Project description:Motivation:To understand protein structure, folding and function fully and to design proteins de novo reliably, we must learn from natural protein structures that have been characterized experimentally. The number of protein structures available is large and growing exponentially, which makes this task challenging. Indeed, computational resources are becoming increasingly important for classifying and analyzing this resource. Here, we use tools from graph theory to define an Atlas classification scheme for automatically categorizing certain protein substructures. Results:Focusing on the ?-helical coiled coils, which are ubiquitous protein-structure and protein-protein interaction motifs, we present a suite of computational resources designed for analyzing these assemblies. iSOCKET enables interactive analysis of side-chain packing within proteins to identify coiled coils automatically and with considerable user control. Applying a graph theory-based Atlas classification scheme to structures identified by iSOCKET gives the Atlas of Coiled Coils, a fully automated, updated overview of extant coiled coils. The utility of this approach is illustrated with the first formal classification of an emerging subclass of coiled coils called ?-helical barrels. Furthermore, in the Atlas, the known coiled-coil universe is presented alongside a partial enumeration of the 'dark matter' of coiled-coil structures; i.e. those coiled-coil architectures that are theoretically possible but have not been observed to date, and thus present defined targets for protein design. Availability and implementation:iSOCKET is available as part of the open-source GitHub repository associated with this work (https://github.com/woolfson-group/isocket). This repository also contains all the data generated when classifying the protein graphs. The Atlas of Coiled Coils is available at: http://coiledcoils.chm.bris.ac.uk/atlas/app.
Project description:Peptide-based structures can be designed to yield artificial proteins with specific folding patterns and functions. Template-based assembly of peptide units is one design option, but the use of two orthogonal self-assembly principles, oligonucleotide triple helix and a coiled coil protein domain formation have never been realized for de novo protein design. Here, we show the applicability of peptide-oligonucleotide conjugates for self-assembly of higher-ordered protein-like structures. The resulting nano-assemblies were characterized by ultraviolet-melting, gel electrophoresis, circular dichroism (CD) spectroscopy, small-angle X-ray scattering and transmission electron microscopy. These studies revealed the formation of the desired triple helix and coiled coil domains at low concentrations, while a dimer of trimers was dominating at high concentration. CD spectroscopy showed an extraordinarily high degree of ?-helicity for the peptide moieties in the assemblies. The results validate the use of orthogonal self-assembly principles as a paradigm for de novo protein design.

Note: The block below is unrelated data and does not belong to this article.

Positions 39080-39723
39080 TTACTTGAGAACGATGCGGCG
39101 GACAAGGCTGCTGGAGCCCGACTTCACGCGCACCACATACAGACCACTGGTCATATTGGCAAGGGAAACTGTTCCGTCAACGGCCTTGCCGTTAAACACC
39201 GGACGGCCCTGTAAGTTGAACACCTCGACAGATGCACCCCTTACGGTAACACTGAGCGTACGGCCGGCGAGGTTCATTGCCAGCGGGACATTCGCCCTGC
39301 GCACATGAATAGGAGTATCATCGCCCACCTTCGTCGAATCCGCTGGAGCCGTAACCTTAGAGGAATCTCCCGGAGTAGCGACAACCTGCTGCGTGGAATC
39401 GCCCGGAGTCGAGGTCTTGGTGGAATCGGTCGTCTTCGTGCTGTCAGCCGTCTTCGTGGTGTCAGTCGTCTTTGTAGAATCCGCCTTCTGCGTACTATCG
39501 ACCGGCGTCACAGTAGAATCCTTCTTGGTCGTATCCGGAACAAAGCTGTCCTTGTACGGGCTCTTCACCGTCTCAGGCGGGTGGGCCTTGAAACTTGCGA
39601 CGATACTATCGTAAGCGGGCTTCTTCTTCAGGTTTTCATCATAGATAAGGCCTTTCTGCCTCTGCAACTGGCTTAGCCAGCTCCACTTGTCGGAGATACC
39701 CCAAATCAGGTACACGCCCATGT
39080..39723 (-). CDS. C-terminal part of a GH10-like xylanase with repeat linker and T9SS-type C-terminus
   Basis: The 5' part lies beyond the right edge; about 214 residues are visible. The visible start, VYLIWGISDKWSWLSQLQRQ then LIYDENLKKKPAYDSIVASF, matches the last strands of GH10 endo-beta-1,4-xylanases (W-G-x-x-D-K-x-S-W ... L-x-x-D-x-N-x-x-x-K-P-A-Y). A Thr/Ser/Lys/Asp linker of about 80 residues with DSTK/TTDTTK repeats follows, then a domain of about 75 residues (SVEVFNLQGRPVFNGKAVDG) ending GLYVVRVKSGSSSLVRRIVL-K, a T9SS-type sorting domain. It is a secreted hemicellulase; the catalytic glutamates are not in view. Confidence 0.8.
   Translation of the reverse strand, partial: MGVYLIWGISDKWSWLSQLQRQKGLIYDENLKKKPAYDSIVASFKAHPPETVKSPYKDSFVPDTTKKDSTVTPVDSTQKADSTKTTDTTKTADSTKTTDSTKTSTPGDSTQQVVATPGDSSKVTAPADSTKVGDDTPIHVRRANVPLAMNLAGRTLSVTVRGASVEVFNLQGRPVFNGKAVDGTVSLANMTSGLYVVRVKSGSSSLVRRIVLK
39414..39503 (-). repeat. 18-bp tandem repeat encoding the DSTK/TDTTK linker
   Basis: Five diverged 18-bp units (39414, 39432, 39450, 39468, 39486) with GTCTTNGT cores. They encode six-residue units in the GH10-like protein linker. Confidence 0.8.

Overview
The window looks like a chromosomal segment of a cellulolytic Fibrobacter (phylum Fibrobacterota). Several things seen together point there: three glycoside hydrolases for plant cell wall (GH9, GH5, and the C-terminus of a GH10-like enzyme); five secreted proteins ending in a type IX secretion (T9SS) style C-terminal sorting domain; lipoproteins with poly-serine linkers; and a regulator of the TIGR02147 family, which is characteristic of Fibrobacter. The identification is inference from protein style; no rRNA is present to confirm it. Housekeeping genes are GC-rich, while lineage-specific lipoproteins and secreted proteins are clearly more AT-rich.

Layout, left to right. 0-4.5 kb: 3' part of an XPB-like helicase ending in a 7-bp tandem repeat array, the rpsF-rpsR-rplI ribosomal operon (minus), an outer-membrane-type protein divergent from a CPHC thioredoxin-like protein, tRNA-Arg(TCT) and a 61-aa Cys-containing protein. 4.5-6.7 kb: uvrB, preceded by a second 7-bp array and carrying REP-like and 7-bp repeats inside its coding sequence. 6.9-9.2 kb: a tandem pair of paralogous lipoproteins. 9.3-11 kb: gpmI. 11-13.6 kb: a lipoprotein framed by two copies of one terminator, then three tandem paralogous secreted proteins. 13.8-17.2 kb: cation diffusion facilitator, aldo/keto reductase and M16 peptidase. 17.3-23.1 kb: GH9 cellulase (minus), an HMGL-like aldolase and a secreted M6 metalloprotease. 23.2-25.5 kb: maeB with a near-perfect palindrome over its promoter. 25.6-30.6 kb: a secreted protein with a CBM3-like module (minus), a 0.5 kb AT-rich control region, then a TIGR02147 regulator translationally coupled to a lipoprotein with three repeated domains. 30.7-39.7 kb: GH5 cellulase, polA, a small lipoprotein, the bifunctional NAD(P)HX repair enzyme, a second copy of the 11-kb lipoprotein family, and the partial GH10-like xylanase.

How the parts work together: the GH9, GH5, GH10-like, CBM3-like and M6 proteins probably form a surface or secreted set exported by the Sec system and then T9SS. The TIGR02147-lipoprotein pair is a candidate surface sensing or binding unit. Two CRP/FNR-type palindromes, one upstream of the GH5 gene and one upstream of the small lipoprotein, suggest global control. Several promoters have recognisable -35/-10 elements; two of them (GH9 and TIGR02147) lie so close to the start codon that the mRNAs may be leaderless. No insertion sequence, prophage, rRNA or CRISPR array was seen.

Project description:Short, alpha-helical coiled coils provide a simple, modular method to direct the assembly of proteins into higher order structures. We previously demonstrated that by genetically fusing de novo-designed coiled coils of the appropriate oligomerization state to a natural trimeric protein, we could direct the assembly of this protein into various geometrical cages. Here, we have extended this approach by appending a coiled coil designed to trimerize in response to binding divalent transition metal ions and thereby achieve metal ion-dependent assembly of a tetrahedral protein cage. Ni2+ , Co2+ , Cu2+ , and Zn2+ ions were evaluated, with Ni2+ proving the most effective at mediating protein assembly. Characterization of the assembled protein indicated that the metal ion-protein complex formed discrete globular structures of the diameter expected for a complex containing 12 copies of the protein monomer. Protein assembly could be reversed by removing metal ions with ethylenediaminetetraacetic acid or under mildly acidic conditions.